I want a book you can eat…

I’m planning the next stage of my research. It’s such an odd thought process to be having and yet, even now as I wade through a chapter and slice and dice it to smithereens, I know there’s nowhere else I’d rather be. I love this world and so, when you love something, you turn to ways to make it continue and I want to continue asking questions. I want to continue interrogating narratives and readerly experiences and the construction of a text.

I’m starting to suspect that there’s a next step in children’s literature and it will come with an active embrace of technology. Not solely in the form of e-books, per se, but rather an embrace of the divergent and transgressive potential of technology. Technology allows difference and enables the content to dictate the form. Think about it; we have been wed to the book for a long time. The shape of a book, the manuscript bound in a cover, the linear text, the beginning, the end. We recognise books, we know them.

So what happens when we don’t? There’s a phase, clearly, where we don’t know what books are or how to handle them. Much of this happens at an incredibly young age, and it’s only through developing literacies that we learn how to handle the book. To know it. To know that you don’t eat it, you don’t wear it as a hat, that it’s not something that floats (happily) in the sea…

I think it’s this phase that excites me, because even now I can see a different form of literacy evolving in the children that I know and that I work with. The literacy of video games. The literacy of interactivity. The literacy that comes with an internet of things; of action, reaction, of dialogue.And of course books have this; everything is intertextual, there’s only seven stories in the world … but they don’t. The book form is closed and open at the same time; a code that is able to read once you have the skills to read it, but if you don’t, then you’re excluded. I can read a book in English and I can read it in Latin even though I can’t read Latin in the slightest. I know the form. (Lazy, isn’t it, but that’s the code. We can cheat and understand the symbols and the structure of the code, but not the content. We can read when we don’t read and read when we can). Knowing the form and

I rather want to interrupt the form.

I want to build books that exist at intersections; that talk both to the book as object, but also the book as experience. As livable, lickable experience.

I want to build a book that you can eat. 


A treatise for the treatment of the word in a contemporary space.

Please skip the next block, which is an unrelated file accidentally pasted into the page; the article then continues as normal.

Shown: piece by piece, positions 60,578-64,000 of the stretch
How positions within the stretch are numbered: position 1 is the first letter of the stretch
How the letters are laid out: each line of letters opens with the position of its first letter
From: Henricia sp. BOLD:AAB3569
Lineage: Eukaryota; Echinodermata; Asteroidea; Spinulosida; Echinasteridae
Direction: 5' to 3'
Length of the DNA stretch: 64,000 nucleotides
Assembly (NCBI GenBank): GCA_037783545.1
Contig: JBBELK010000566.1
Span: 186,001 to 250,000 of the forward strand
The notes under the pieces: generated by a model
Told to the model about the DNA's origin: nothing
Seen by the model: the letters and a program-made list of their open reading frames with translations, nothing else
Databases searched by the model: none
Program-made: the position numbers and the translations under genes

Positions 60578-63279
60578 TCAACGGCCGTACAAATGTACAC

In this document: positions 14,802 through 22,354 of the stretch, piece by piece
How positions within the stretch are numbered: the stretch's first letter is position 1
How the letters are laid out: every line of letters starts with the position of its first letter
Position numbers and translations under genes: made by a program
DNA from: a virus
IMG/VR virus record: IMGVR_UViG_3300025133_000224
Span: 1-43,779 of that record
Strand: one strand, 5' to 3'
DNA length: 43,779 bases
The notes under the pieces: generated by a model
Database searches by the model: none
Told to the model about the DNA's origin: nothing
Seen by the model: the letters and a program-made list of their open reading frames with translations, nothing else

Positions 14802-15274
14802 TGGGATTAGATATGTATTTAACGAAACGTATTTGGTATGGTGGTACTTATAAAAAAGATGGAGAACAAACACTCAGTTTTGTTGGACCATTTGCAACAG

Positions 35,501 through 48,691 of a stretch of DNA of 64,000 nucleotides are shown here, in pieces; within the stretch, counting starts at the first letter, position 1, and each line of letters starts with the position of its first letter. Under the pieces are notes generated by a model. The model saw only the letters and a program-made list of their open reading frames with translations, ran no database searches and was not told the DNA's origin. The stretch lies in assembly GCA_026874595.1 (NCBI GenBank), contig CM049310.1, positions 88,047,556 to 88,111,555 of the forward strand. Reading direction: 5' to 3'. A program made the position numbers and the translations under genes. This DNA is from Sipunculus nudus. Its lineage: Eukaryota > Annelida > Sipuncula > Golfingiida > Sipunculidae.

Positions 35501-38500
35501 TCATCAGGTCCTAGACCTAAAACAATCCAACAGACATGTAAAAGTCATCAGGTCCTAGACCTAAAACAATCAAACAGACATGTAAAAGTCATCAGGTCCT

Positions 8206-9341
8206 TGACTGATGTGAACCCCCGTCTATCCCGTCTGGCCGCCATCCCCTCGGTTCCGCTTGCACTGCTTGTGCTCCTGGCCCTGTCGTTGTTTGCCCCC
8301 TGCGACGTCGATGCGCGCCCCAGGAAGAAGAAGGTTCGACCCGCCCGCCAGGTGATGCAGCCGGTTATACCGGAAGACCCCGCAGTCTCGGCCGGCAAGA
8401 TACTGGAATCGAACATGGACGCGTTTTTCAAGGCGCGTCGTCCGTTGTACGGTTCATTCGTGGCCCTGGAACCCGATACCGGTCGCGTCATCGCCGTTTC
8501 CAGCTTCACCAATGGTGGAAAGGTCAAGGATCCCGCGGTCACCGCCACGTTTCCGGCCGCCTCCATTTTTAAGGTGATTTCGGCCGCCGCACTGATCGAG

1. Text + Manifestation = Manifesto. No printed word is inescapeable of intent.
  2. To read is to engage, but the construction of meaning from that engagement, is indeterminate, multitudinous and unpredictable.
  3. Space is text and text is space, and life is reading.
  4. Books are read both of themselves but of the spaces they occupy in life. Thus, when read, a book is the sum of itself and the sum of everything around it.
  5. To read is to be free; reading shall be begun, abandoned, loathed, loved as the reader demands it.
  6. To read is to perform a version of a text; to enact it, conceptually, is to perform that version. Thus every reader is both destructive and creative in equal manner.
  7. The book shall not exist in a state of opposition to other methods of reading, but rather in a space of systematic dialogue with those other methods. The method shall be understood as a frame; the text as text.
  8. The text exists as an object with its own spatial concerns and implications; ink on the page shall be understood not solely for its own semiotic import, but also as an object within a wider cultural and critical discourse.
  9. To read is to formulate a response to a text; to formulate a response to a text is to read. The response shall be valued, understood, welcomed.
  10. The reader shall have the freedom to read, and that freedom shall be actively sought for and maintained.

Language is language is language (Cat cat cat.)


For you, the image is distinct, personal. It references the cat at your feet, that cat that yowls when you don’t feed it on time, the cat that is never going to come into your house because you can’t stand the thing. Cat. Cat with capital letters and self-importance. A fulsome cat, a rotund cat. The minister’s cat is an important cat.


Lowercase. Connected. Sequentuial. Unbound by punctuation on either side, the isolation of emphasis coupled with the implication of otherness – this cat is part of something bigger. A before, an after. A yet to come and an already been. cat, though, cat that’s part of the world and leaning towards connections to be made. the cat of connections to be made to be found – and the unknowingness. The unknowing of what these will be, the conundrum that they are already there.


Feel the emphasis of that full stop, that precise ending, that definitive edge to the word. Cat. Edged by boxes, aware of frame, pushed up against unmalleable boundaries, definite, defiant space. cat. cat of tightness of darkness, of spaces where it shouldn’t be and then is but isn’t and yet, can’t be anywhere else. cat of hemmed in, cat of conscious thought, cat of final movement, cat of endings, cat of knowingness, cat of finality, cat done, cat ended, cat over, cat.